How To Configure Snort to Stop IPv6 Evasion Attacks

This is a guest post from Antonios Atlasis.

Hi all,

during our BlackHat US 2014 talk titled “Evasion of High-End IPS Devices in the Age of IPv6”, among others we discussed a Snort preprocessor rule (116:456) which, when enabled (not the case by default), triggers an alert when an IPv6 datagram with nine (9) or more IPv6 Extension Headers is used (such a header was used by us to evade Snort). However, we mentioned that:

a) This was not the best way to handle the risk of evasion by abusing IPv6 Extension Headers.
b) In theory there can be nine or more Extension Headers in an IPv6 chain (although in the real world I would be really surprised if we would see that number in production traffic).

Later, at our BlackHat EU 2014 talk (this is the whitepaper with the detailed commands we used) we showed, in the course of our demos, how you can evade Snort by using up to five (5) IPv6 Extension Header per fragment, including the Fragment Extension Header. So, in this case the IPv6 Extensions Headers hard limit described above was actually useless.

When Snort was released on 23rd of October, a few days after BlackHat EU (coincidence?), in the changelog it was written that “a new config option `max_ip6_extensions` to change the maximum number of IPv6 extension headers decoded” was added. We do not know if this was a reaction to our comment about how Snort handles IPv6 Extension Headers during our first talk or, to the vulnerability disclosed in our second one (for which, by the way, we had informed promptly the Sourcefire/Cisco guys) but in either case, this was definitely good news. So, we decided to try it out.

First, let’s see how you can configure it. At the beginning it wasn’t that clear to me (but I am not the most experienced Snort user either); finally, I found out that you have to add a line like the following to the snort.conf file:

config max_ip6_extensions: 2

Using the aforementioned configuration option, when you send a datagram that contains more than two (2) IPv6 Extension Headers, the following WARNING is triggered:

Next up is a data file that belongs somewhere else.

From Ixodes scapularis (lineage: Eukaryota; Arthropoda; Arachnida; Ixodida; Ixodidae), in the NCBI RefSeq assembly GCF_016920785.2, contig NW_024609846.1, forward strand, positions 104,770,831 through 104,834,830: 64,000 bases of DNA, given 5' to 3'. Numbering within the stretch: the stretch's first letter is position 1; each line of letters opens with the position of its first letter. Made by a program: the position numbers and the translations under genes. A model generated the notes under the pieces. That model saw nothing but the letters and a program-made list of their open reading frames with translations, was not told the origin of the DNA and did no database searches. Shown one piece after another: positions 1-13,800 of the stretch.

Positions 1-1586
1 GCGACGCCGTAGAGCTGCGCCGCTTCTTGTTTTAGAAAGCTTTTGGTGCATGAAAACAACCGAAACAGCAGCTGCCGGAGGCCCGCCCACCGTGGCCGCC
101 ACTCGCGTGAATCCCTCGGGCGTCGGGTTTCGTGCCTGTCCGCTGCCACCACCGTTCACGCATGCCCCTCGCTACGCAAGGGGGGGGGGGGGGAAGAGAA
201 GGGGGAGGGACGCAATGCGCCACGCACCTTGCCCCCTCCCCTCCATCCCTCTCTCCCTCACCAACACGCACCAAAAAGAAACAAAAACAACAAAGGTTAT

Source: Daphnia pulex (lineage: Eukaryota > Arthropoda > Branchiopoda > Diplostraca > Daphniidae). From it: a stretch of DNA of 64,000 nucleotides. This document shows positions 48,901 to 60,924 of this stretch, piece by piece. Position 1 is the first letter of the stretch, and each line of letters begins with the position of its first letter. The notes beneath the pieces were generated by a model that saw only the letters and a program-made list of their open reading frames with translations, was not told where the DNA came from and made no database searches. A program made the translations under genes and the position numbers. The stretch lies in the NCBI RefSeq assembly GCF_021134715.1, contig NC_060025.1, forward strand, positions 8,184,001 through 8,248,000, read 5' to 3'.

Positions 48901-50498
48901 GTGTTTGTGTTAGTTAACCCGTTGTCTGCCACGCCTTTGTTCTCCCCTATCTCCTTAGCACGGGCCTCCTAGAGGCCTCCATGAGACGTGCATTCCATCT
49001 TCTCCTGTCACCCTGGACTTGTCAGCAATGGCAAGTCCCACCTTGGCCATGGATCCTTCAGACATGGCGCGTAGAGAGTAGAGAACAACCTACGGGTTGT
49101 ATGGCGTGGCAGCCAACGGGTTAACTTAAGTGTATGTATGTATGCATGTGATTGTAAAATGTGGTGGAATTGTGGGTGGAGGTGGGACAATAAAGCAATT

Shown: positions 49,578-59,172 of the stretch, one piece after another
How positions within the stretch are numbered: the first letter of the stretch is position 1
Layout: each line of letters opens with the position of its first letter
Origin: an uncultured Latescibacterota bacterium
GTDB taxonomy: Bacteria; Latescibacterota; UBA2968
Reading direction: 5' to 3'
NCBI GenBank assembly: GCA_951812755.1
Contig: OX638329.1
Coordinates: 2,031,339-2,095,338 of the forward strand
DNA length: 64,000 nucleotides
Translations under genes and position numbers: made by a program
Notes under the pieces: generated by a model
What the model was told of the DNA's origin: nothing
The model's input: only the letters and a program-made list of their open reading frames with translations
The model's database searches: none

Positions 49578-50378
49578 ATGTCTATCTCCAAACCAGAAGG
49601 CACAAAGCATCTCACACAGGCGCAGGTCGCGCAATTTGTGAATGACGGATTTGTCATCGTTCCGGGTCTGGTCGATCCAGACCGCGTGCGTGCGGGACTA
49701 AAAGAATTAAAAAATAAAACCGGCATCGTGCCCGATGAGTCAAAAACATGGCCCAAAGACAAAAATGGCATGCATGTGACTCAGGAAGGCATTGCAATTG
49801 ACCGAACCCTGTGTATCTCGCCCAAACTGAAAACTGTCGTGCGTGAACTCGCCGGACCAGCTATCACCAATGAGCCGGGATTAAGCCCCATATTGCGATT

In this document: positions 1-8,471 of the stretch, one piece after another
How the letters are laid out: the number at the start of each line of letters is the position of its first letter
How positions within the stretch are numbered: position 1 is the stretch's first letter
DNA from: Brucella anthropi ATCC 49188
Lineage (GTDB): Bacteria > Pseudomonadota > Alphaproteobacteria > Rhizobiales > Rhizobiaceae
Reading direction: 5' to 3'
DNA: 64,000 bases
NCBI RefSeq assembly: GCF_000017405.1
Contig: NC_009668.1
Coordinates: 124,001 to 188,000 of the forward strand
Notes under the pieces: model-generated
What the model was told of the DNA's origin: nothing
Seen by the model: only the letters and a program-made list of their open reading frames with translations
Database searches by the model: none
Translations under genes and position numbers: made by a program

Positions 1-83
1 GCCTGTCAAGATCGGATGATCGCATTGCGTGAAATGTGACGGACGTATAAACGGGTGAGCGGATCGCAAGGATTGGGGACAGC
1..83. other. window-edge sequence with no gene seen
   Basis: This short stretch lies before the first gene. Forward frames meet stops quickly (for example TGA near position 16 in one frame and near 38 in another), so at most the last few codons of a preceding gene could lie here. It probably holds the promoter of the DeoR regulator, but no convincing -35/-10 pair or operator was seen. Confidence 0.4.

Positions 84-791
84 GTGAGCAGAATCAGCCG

01/11-16:40:33.391730  [**] [116:456:1] (snort_decoder) WARNING: too many IP6 extension headers [**] [Classification: Misc activity] [Priority: 3] {IPV6-OPTS} fe80::800:27ff:fe00:0 -> fe80::a00:27ff:fe74:ddaa

You can easily reproduce this by using the following Chiron command, which adds a Hop-by-Hop and two Destination Options Headers (please, do not forget to enable the 116:456 Snort preprocessor rule before testing it):

./ vboxnet0 -d fe80::a00:27ff:fe74:ddaa -sn -lfE 0,60,60

Of course, you can even minimise the amount of accepted IPv6 Extension Headers by changing the max_ip_extensions to zero (0), as following:

config max_ip6_extensions: 0

Using the latest configuration, a WARNING will be triggered even when just one IPv6 Extension Header is included in an IPv6 datagram. Of course, the number of maximum Extension Headers which each organisation or company will accept/allow in their network depends on their security policy and the IPv6 operational capabilities they want to deploy.

Is this the proper way to fix the security issue of evading Snort by abusing IPv6 Extension Headers? I believe not. The optimum solution would be to avoid evasion even when several IPv6 Extension Headers are accepted. But certainly, it is much better than before, especially taking into consideration that we do not expect to see (at least not yet) even more than one IPv6 Extension Header in Internet/WAN connections in the “real world”.

At the IPv6 Security Summit which will be held during Troopers 15 in the beautiful city of Heidelberg, Rafael Schaefer and I will have the pleasure to review and update the status of two high-end commercial IDPS devices (Tipping Point and Sourcefire) and two open-source ones, including Snort regarding their (in)ability to handle IPv6 Extension Headers properly.

See you all there 🙂



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